John Malkovich

John Malkovich

Actor
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Life Story

John Gavin Malkovich was born in Christopher, Illinois, to Joe Anne (Choisser), who owned a local newspaper, and Daniel Leon Malkovich, a state conservation director. His paternal grandparents were Croatian. In 1976, Malkovich joined Chicago's Steppenwolf Theatre, newly founded by his friend Gary Sinise. After that, it would take seven years before Malkovich would show up in New York and win an Obie in Sam Shepard's play "True West". In 1984, Malkovich would appear with Dustin Hoffman in the Broadway revival of "Death of a Salesman", which would earn him an Emmy when it was made into a made-for-TV movie the next year. His big-screen debut would be as the blind lodger in Places in the Heart (1984), which earned him an Academy Award Nomination for best supporting actor. Other films would follow, including The Killing Fields (1984) and The Glass Menagerie (1987), but he would be well remembered as Vicomte de Valmont in Dangerous Liaisons (1988). Playing against Michelle Pfeiffer and Glenn Close in a costume picture helped raise his standing in the industry. He would be cast as the psychotic political assassin in Clint Eastwood's In the Line of Fire (1993), for which he would be nominated for both the Academy Award and the Golden Globe. In 1994, Malkovich would portray the sinister Kurtz in the made-for-TV movie Heart of Darkness (1993), taking the story to Africa as it was originally written. Malkovich has periodically returned to Chicago to both act and direct.

Family

Nicoletta Peyran (20 September 1989 - present) ( 2 children)

Trivia

Listed as one of twelve "Promising New Actors of 1984" in John Willis' Screen World, Vol. 36.
The costume he wore in the Annie Lennox video, "Walking On Broken Glass" was borrowed from the set of Dangerous Liaisons (1988)
Education: Eastern Illinois University, Illinois State University.
Chosen by Empire magazine as one of the 100 Sexiest Stars in film history (#70). [1995]
His paternal grandparents, Michael "Mike" Malkovich and Goldie Stanisha, were Croatian. His mother had French, German, Scottish, and English ancestry, and his maternal grandparents were Stephen Choisser and Edna Alice Johnson.
Parents ran and owned local newspaper in his hometown Benton, Illinois.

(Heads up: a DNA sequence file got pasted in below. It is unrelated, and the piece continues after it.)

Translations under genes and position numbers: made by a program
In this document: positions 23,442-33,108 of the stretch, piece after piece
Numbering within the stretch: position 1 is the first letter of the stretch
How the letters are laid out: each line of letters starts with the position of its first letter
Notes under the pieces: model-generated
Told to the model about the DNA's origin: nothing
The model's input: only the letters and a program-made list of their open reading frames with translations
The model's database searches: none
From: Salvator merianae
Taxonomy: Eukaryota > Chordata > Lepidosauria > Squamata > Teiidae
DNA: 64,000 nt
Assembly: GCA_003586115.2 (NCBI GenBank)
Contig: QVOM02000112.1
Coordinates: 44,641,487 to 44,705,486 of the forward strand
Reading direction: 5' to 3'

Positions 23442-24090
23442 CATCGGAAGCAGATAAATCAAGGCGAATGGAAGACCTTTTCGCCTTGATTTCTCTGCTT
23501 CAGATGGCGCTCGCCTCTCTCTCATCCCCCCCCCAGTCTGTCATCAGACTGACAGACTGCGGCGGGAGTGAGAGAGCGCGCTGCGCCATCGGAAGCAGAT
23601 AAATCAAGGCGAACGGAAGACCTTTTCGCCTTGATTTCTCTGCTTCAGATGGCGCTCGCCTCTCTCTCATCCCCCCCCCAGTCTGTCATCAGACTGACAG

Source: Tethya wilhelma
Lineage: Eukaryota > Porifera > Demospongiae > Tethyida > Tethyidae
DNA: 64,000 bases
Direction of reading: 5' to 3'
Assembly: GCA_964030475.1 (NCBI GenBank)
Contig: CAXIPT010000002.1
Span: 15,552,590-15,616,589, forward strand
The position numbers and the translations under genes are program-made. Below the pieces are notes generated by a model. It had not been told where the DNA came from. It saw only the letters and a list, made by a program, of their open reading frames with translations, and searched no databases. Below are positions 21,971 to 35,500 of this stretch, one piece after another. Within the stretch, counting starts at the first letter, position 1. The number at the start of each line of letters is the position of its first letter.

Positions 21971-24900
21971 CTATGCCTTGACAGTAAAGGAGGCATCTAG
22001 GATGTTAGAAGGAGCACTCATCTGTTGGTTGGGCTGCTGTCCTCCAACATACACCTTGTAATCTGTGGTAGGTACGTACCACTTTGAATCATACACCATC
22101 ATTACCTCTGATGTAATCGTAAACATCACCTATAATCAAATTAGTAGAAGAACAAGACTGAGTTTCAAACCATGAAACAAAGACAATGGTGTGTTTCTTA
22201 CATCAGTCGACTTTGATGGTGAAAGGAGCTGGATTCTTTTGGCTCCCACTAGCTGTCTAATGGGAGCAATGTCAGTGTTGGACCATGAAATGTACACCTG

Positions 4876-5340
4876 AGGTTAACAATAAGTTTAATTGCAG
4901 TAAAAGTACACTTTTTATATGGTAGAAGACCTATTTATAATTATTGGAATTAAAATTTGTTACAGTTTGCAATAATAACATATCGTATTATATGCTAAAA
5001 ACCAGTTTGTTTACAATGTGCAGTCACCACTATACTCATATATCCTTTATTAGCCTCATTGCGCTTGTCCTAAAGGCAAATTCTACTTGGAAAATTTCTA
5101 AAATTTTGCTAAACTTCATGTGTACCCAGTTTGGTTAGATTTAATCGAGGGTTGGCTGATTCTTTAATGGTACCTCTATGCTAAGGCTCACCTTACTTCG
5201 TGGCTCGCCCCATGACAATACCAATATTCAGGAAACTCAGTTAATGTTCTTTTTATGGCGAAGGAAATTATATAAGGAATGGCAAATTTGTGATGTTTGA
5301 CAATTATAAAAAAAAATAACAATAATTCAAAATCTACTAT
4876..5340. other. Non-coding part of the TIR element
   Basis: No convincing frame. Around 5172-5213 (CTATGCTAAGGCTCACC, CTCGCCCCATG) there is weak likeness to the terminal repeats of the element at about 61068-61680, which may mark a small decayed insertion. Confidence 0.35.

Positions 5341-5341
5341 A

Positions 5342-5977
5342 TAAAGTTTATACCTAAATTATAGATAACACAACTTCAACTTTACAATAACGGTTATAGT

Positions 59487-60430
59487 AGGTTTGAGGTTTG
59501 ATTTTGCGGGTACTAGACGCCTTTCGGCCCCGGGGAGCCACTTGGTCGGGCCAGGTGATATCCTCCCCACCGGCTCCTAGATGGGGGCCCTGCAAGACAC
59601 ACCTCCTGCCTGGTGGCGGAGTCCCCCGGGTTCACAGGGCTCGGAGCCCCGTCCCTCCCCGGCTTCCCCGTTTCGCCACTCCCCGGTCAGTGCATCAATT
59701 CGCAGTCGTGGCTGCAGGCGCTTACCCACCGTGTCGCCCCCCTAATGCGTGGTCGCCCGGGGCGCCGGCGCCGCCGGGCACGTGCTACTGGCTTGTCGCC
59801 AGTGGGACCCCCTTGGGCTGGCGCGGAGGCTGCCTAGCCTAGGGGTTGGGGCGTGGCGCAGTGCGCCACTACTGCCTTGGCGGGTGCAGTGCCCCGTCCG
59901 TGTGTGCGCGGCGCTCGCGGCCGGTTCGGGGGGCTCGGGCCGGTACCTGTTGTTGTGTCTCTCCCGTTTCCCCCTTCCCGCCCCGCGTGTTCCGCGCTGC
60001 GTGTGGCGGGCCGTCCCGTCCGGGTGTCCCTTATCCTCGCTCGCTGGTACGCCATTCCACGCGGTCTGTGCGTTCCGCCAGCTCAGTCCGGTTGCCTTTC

Children with Nicoletta Peyran: daughter Amandine (b. 1990) and son Lowry (b. 1992).
Has developed a great passion for Portugal, where he has filmed some movies recently. He also keeps a house here, as he co-owns a disco in Lisbon.
Legend has it that he was told by the head of the Theatre Department at Illinois State University that he would not have a career as an actor. Even though he did not graduate from ISU (he never took the constitution test), the Theatre Department still claims him as an alumnus. On April 4, 2005, he returned to visit the Theatre Department where he was presented with an official diploma for his bachelor's degree in theatre

Personal Quotes 

[on Being John Malkovich (1999)] When I first looked at the script, the title seemed like a one-line joke, but it turned out to be a 100-page joke.
[Spike Jonze wanted to borrow photographs from his childhood for Being John Malkovich (1999)] "I gave them my mother's phone number and told them to tell her that I'm an actor and it was for a film. I don't think my parents know what I do."
"I want to be successful. I would like it to be a success with something that doesn't make me want to vomit all over the screening room after I've seen it." (1980s quote)
I'm not terribly articulate in many ways and particularly when it comes to what I do. And, at the risk of sounding like Holden Caulfield, I don't know if I would talk about it even if I could.
[on Dangerous Liaisons (1988)] The movie should appeal to everyone. It's sleazy, elegant, vicious and mean, and it's about people doing hideous things to each other. If that weren't enough, it has a tragic end. What more could people ask for?
I'm not cynical. I'm merely stating a fact. Most filmmakers' entire body of knowledge is of other movies. When they describe things, they describe them in relation to other movies. That's why we have so many cyclical movies that look like other movies. But I'm not cynical. I even go to some of those movies.
I probably have more female friends than any man I've ever met. What I like about them is that almost always they're generally mentally tougher, and they're better listeners, and they're more capable of surviving things. And most of the women that I like have a haunted quality - they're sort of like women who live in a haunted house all by themselves.

Filmography

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